The CDC guidance specifies which documents will be accepted by airlines and aircraft operators for proof of COVID-19 vaccination, including digital or paper documentation. The CDC guidance also indicates that vaccination records indicating a “mix-and-match” of the approved vaccinations would be acceptable documentation of vaccination under the Proclamation.

In addition, per CDC guidance, airlines or aircraft operators must review each passenger’s paper or digital proof of COVID-19 vaccination to confirm:

  • The biographical information (at a minimum, full name, and date of birth) on the proof of vaccination matches the passenger’s passport or other travel identification document; AND

  • The passenger meets CDC’s definition of fully vaccinated against COVID-19.

Who is exempted from the proclamation?

  • S. citizens, U.S. nationals, and U.S. lawful permanent residents.

  • Children under 18.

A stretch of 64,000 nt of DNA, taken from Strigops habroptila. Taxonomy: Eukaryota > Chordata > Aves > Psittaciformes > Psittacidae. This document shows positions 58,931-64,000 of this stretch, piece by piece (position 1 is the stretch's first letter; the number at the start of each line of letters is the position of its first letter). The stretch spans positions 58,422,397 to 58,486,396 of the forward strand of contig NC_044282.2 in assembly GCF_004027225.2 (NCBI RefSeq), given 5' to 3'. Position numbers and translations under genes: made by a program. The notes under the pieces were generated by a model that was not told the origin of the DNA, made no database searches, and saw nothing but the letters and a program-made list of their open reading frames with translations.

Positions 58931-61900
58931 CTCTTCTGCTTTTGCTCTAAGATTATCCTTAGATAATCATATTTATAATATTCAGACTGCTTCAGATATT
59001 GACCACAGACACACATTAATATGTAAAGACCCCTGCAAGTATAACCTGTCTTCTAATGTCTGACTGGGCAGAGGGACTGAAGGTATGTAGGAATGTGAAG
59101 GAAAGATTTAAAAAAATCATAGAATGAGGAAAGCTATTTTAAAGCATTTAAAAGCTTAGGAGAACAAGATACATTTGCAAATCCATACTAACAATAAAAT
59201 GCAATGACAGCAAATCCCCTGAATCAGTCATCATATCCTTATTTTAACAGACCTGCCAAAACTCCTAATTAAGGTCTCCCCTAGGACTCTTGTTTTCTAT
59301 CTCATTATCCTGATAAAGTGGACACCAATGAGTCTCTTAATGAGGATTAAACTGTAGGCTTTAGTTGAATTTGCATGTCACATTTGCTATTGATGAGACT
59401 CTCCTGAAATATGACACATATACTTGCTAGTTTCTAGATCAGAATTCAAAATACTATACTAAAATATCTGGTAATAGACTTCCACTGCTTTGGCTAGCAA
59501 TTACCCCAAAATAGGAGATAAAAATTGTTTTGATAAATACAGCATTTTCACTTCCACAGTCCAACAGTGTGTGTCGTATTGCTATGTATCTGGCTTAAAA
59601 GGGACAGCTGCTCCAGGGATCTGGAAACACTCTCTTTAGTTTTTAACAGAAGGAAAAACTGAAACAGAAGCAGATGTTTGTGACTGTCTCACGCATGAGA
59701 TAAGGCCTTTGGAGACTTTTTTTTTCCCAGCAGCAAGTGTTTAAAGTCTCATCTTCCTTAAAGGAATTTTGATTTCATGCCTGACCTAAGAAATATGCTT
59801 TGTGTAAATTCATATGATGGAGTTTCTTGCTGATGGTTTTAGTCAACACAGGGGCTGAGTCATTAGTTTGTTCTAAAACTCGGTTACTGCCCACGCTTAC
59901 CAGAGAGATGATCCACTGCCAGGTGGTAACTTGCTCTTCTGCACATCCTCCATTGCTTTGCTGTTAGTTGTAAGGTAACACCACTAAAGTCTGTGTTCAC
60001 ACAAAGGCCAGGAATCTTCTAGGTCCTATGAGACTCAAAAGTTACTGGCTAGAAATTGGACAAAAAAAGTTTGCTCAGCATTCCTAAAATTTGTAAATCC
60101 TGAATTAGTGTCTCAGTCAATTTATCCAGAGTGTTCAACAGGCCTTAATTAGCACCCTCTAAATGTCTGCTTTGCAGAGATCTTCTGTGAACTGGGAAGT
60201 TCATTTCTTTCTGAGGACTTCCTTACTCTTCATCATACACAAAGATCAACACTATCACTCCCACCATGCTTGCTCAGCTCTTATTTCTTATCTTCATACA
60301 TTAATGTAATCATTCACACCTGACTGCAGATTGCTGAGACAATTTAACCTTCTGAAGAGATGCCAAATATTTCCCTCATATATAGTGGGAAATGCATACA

• Individuals with certain medical issues for whom a COVID-19 vaccination is contraindicated or inappropriate.

  • Diplomats, foreign officials, and employees of international organizations.

  • S. Armed Forces members, their spouses, and children.

  • Sea crew members.

  • Certain COVID-19 vaccine clinical trial participants.

  • Those who need to travel for emergency or humanitarian reasons, and have a U.S. government-issued letter affirming the urgent need to travel.

  • Non-immigrant visa travelers, except for B-1 or B-2 visa holders, from countries where the availability of COVID-19 vaccination is limited.

  • Any foreign national whose entry would be in the national interest as determined by the Secretary of State.

Additional entry requirements 

  • All fully vaccinated travelers, including U.S. citizens and permanent residents, will have to provide proof of a negative test taken no more than three days before embarking on a flight to the U.S.